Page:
Plan your visit, see when the RAF Museum Cosford is open. Contact us on 01902 376 200 or firstname.lastname@example.org
How to find us and travel to the RAF Museum Cosford by car, train, bus or bike.
Enjoy lunch in Refuel with views overlooking the airfield. The Citroen Van in the National Cold War Exhibition is ideal for morning coffee and a cake.
The Royal Air Force Museum Shop has a gift for everyone from pocket money toys to specialist aviation gifts.
A car parking charge Is payable
See what events are scheduled at Cosford
Find out the latest news and updates for our Cosford site
Summer Time Advanced Aerospace Residency
Plan a day, see the opening hours & closure dates for RAF Museum London. Contact us on 020 8205 2266 or email@example.com
How to find us and travel to the RAF Museum London by car, train, bus or bike.
Discover our brand new green space in which to picnic and relax
Explore our brand new outdoor playground
We now have six charging points for electric vehicles
When you need to refuel during your visit why not visit Claude's between Hangars 2 and 6? At this eatery you will find a variety of delicious home-made offerings to suit all tastes and pockets
The Royal Air Force Museum Shop has a gift for everyone one from pocket money toys to specialist aviation gifts.
Sit in our Mk16 Spitfire and receive a tour of its cockpit or try out our new virtual reality experience and pilot your own Spitfire. Charges apply.
See what events are planned at our London site
Read the latest news from our London Museum
Find out how to become a member and support the RAF Museum.
There are lots of ways you can support us.
Get more from the Museum and be part of the RAF Story
Join the RAF Museum as a volunteer and create a unique experience for yourself and our visitors. Bring your enthusiasm, knowledge and skills or try something new.
A little information about what you can expect from us and what we ask of our volunteers.
Find out about our recruitment process, what you gain and who our volunteering is for (everyone!)
Without you assistance we would not be able to care for our collections, read our varied audiences or share our objects with a world wide audience.
Two of our Trustees set out on an epic walk-a-thon in aid of the RAF Museum Centenary Programme.
If you have any questions about supporting the RAF Museum, here you can find out how to contact our Fundraising Department.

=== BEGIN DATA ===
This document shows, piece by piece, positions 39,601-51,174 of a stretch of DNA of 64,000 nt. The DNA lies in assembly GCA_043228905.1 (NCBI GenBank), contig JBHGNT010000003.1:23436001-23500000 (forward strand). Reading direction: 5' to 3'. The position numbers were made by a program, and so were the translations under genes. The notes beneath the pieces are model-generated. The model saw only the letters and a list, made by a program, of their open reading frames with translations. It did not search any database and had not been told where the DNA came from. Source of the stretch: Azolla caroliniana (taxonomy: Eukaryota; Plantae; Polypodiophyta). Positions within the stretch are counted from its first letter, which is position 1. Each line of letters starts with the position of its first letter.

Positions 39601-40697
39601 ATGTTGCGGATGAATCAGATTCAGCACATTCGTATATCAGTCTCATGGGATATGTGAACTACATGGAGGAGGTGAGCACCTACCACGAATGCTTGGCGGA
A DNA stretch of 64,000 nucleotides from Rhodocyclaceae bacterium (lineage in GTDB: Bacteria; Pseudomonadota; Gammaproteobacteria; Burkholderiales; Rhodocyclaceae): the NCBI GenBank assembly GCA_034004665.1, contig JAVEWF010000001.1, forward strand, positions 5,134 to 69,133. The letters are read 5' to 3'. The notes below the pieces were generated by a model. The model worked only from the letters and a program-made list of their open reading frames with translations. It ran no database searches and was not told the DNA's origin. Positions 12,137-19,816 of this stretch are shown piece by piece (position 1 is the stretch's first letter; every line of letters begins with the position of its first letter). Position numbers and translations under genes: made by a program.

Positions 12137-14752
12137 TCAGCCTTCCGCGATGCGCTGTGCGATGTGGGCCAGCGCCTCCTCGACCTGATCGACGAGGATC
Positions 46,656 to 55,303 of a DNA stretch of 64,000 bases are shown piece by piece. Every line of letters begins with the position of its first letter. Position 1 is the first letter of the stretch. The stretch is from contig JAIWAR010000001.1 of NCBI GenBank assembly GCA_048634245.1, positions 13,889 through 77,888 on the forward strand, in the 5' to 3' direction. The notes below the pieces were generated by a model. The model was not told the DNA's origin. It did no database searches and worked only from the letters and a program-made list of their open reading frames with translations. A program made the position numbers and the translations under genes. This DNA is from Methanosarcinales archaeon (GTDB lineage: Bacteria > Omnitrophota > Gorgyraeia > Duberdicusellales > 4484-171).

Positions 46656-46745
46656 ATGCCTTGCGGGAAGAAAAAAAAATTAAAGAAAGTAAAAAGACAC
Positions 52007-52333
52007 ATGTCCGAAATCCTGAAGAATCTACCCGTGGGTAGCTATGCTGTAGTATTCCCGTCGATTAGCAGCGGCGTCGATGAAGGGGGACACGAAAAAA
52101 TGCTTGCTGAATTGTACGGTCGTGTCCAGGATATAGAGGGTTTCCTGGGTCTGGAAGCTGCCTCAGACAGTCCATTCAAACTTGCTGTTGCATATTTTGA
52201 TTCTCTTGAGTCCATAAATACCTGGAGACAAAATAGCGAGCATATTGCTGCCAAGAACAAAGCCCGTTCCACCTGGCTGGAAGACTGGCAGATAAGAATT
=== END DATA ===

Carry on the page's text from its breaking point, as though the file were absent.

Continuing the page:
The Royal Air Force Museum American Foundation ensures that the shared aviation heritage of the USA and the UK is kept alive in the memories of our two great nations.
air transport auxiliary,women,ATA,
From the mid-17th Century, the plantation-based economies of the British Caribbean were a major driver of Britain’s economy. The production of sugar, rum, coffee and indigo depended, however, on the exploitation of an enslaved workforce.
Over 12 million people were forcibly uprooted from Africa and transported to work on British, Spanish, Portuguese, Dutch and French plantations in the Caribbean and the Americas. A further four to six million died during their capture or from the rigours of the Atlantic crossing. By the end of the 18th Century, one million enslaved Africans on British plantations were each providing 3,000 hours of unpaid labour every year. At this time the population of England was seven million people.
Torn from their families and stripped of their languages and customs, the Africans created new identities and survival strategies in the face of the routine torture and degradation of plantation life.
The experience of slavery forced Black people to be strong and resourceful. It also made them keenly aware of the value of freedom and willing to fight for it when the opportunity arose. Rebellions and armed resistance were frequent and the West Indian colonies witnessed major uprisings every 20 years.
Despite the economic benefits of slavery in the colonies, Britain outlawed the slave trade in 1807 and abolished slavery itself in 1833. Thereafter, she led the fight to suppress the traffic in human lives.
Seeing beyond the horrors of slavery and the injustices of the colonial system that replaced it, many Black Caribbean people considered Britain the ‘mother country’ and strongly identified with her culture and institutions. Perhaps Britain’s most positive legacy was establishing good schools in the islands which helped create high levels of literacy and numeracy. These schools would produce the first Black volunteers for Britain’s flying services.
Learn about aviation pioneers at our London site
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Collecting stories throughout the world
A world class collection for our visitors to enjoy
Plan your next visit to Cosford
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Learn the story of Cold War personalities at Cosford
Bringing the amazing stories of the RAF Museum's historic...
Great aviation gift ideas for all the family
Jam packed full of aviation gifts galore
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And into the archives with our latest blog posts
Fascinating workshops to inspire the next generation
Discover the RAF’s unique story
Whether you are looking for a business meeting for...